The point where the velocities drop is dependent on nozzle size, nozzle type, hose diameter, media size and media flow rate and most likely is caused by turbulence in the nozzle at those given conditions. What the Shotmeter demonstrates is that there are portions of a nozzles operating range where you don’t want to operate since they are unstable zones.

In the case of the 5/16" (8mm) short venturi nozzle (Figure 7) operating with 15 lb/min (6.8 kg/min) media flow, if the peening operation required a particle velocity of 80 m/sec to achieve the correct intensity the operator may have been running at 80 PSI (5.5 bar) when 60 PSI (4 bar) would yield the same results with a 22% reduction in total air consumption. In addition, you would not want to operate in one of the velocity “valleys” since reducing air pressure would actually increase your intensity, making process troubleshooting very difficult.

If you compare Figure 7 and Figure 8, you will also note that in Figure 7 as media flow is increased from 5 to 15 lbs/min (2.27 to 6.8 kg/min), the velocity valley occurs at lower air pressures. However, in Figure 8 the velocity valley occurs at higher air pressures as media flow is increased.

We believe that this data suggests that no hard and fast rules will apply to every shot peening case. Every nozzle and media combination will behave differently, and in truth be different from one configuration to the next. Therefore, the best way to evaluate your process is to get a baseline set of velocity data curves using your machine and your operating parameters.

How do velocities correlate to Intensities?

The comparison of air pressure and media flow rate to particle velocity is interesting, but the real question is how closely does particle velocity correlate to Almen Intensity? In Figure 7 we showed velocity data for a 5/16" short venturi nozzle flowing three different media flow rates. Figure 9 shows only the set of data for 10 lb/min media flow, but also graphs intensity versus air pressures. As you can see, intensity rises with increasing air pressure, but the intensity dips in the region of turbulence and then increases again at higher air pressures correlating exactly with the velocity data.

We have tested the Shotmeter using a wide variety of media and sizes, and have found that you can predict the intensity for a given shot type and size by measuring particle velocity regardless of media flow rates, since the intensity charts are very linear (see Figures 10 and 11). This data has enabled us to optimize the shot peening process quickly since we can determine the best combination of air pressure and media flow rate to provide the required intensity with minimum cycle time and air consumption.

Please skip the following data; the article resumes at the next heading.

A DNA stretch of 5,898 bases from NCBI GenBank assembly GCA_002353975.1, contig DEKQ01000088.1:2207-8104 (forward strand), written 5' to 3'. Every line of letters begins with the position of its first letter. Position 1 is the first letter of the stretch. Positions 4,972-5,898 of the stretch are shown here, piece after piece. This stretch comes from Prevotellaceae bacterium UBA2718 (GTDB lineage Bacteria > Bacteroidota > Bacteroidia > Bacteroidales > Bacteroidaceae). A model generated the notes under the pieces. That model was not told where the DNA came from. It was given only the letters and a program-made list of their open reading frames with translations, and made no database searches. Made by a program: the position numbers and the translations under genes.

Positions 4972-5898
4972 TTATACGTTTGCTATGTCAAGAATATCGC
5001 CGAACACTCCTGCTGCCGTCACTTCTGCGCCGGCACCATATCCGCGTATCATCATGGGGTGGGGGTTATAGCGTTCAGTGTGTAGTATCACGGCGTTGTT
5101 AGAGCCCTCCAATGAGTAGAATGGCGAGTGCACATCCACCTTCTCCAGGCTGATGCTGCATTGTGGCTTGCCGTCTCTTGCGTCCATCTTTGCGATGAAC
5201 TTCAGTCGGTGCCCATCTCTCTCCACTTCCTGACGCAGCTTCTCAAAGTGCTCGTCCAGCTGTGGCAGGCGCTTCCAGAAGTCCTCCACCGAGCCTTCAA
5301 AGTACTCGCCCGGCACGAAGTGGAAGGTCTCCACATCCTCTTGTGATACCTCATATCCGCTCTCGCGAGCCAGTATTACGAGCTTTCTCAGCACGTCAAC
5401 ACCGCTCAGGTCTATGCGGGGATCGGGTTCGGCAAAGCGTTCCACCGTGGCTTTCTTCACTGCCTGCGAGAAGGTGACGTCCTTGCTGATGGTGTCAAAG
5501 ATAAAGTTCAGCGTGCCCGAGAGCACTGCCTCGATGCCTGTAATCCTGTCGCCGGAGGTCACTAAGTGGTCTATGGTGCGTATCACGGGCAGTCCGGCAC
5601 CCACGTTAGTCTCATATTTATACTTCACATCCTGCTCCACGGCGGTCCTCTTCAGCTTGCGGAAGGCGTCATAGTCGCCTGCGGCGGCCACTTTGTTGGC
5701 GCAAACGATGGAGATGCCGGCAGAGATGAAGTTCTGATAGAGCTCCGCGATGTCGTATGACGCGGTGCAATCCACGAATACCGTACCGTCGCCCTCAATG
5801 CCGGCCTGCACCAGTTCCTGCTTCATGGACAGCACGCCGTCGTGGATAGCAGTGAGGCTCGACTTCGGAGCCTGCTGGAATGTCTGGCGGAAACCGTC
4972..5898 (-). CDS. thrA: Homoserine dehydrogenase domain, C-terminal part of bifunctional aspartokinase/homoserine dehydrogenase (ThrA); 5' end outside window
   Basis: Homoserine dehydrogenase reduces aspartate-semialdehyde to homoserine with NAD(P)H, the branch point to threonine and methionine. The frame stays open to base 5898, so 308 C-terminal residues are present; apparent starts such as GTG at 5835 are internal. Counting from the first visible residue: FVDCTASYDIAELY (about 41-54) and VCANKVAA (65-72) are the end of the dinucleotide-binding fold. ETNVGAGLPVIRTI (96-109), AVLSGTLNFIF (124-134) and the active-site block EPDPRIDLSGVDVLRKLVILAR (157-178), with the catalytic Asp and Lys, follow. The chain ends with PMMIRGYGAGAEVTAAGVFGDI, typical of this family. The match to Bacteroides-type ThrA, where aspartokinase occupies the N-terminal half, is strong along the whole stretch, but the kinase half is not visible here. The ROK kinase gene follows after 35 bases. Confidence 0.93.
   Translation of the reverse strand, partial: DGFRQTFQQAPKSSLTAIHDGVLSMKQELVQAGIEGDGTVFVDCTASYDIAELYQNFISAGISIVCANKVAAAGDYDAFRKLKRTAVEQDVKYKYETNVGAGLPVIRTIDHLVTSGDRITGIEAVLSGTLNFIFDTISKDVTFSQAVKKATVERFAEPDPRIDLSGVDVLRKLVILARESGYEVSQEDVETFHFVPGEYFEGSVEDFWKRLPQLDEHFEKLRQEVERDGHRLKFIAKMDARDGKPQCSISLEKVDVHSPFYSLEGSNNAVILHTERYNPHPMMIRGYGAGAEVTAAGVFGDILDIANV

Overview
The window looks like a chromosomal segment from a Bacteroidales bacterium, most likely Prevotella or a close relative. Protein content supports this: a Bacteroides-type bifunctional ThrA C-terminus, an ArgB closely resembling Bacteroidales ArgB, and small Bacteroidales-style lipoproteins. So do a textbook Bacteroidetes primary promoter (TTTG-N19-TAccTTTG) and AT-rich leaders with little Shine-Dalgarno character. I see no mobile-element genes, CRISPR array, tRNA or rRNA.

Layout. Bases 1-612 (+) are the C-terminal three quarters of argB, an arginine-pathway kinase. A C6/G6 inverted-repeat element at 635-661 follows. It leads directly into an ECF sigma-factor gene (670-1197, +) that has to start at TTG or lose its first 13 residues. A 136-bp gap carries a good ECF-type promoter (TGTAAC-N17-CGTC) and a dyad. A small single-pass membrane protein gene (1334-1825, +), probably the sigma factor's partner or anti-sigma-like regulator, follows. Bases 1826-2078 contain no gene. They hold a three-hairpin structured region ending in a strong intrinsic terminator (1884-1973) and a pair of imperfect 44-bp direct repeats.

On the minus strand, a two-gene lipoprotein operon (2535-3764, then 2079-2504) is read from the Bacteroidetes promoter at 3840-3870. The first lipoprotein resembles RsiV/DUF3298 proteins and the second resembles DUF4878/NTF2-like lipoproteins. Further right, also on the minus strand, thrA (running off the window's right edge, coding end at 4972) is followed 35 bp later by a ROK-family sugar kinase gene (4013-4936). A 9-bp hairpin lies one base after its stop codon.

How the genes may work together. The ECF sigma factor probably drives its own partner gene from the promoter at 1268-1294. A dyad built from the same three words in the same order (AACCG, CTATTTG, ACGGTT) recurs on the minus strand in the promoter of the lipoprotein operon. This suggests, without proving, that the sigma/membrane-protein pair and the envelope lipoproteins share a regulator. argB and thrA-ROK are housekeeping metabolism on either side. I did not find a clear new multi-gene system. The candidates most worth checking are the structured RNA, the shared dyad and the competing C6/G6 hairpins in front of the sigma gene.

Conclusions

It is clear that the Shotmeter provides a new tool for developing and evaluating shot peening operations. It enables users to quickly dial in a set of process parameters which yield the desired particle kinetic energy without the need for running numerous Saturation curves, drastically reducing process development times.

The System can also be used as a performance monitor. Most shot peening systems monitor air pressure and media flow rates, but they are unable to account for nozzle wear, hose wear or component failures. When used as part of a process verification strategy, the Shotmeter enables users to monitor actual peening conditions and provides for data collection and process reporting.

The Shotmeter can become a key aspect of a total machine calibration plan, since specified Intensity parameters can be benchmarked and then validated on a regular basis very quickly using either a machine integrated sensor or the portable version.

With enough history and statistical data, the Shotmeter should lead the shot peening industry toward the ultimate goal of machine and process verification, thereby minimizing the number of Almen intensity verification runs. In the end, isn’t that what we all want - to peen parts rather than Almen strips?

For more information on the Shotmeter, please contact:

Bill Barker
Sales Engineer
Progressive Surface
4201 Patterson SE
Grand Rapids, MI 49512
800.968.0871 or 616.957.0871


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Almen Strips bow after peening, and are measured with an Almen Gage.

Figure 1 Almen Strips bow after peening, and are measured with an Almen Gage.

Saturation Curve - Plot of arc height
versus time. Note that the saturation point, T1, does
not necessarily correspond to a data point.

Figure 2 Saturation Curve - Plot of arc height versus time. Note that the saturation point, T1, does not necessarily correspond to a data point.

This turbine engine fan blade
has 40 Almen strip locations.

Figure 3 This turbine engine fan blade has 40 Almen strip locations.

Shotmeter sensor uses time shift of signal to determine velocity.

Figure 4 Shotmeter sensor uses time shift of signal to determine velocity.

Shotmeter system on a Progressive
CNC shot peen machine.

Figure 5 Shotmeter system on a Progressive CNC shot peen machine.

Shotmeter particle velocity display screen.

Figure 6 Shotmeter particle velocity display screen.

Shotmeter measured velocity versus air pressure for 5/16

Figure 7 Shotmeter measured velocity versus air pressure for 5/16" short venturi nozzle and S110 shot.

Shotmeter measured velocity versus air pressure for 3/8

Figure 8 Shotmeter measured velocity versus air pressure for 3/8" medium straight nozzle and S110 shot.

5/16

Figure 9 5/16" Short venturi nozzle flowing S110. Velocity vs. air pressure on left hand scale, intensity vs. air pressure on right hand scale.

Intensity vs. velocity profile for S110 steel shot.

Figure 10 Intensity vs. velocity profile for S110 steel shot.

Intensity vs. velocity profile for S550 steel shot.

Figure 11 Intensity vs. velocity profile for S550 steel shot.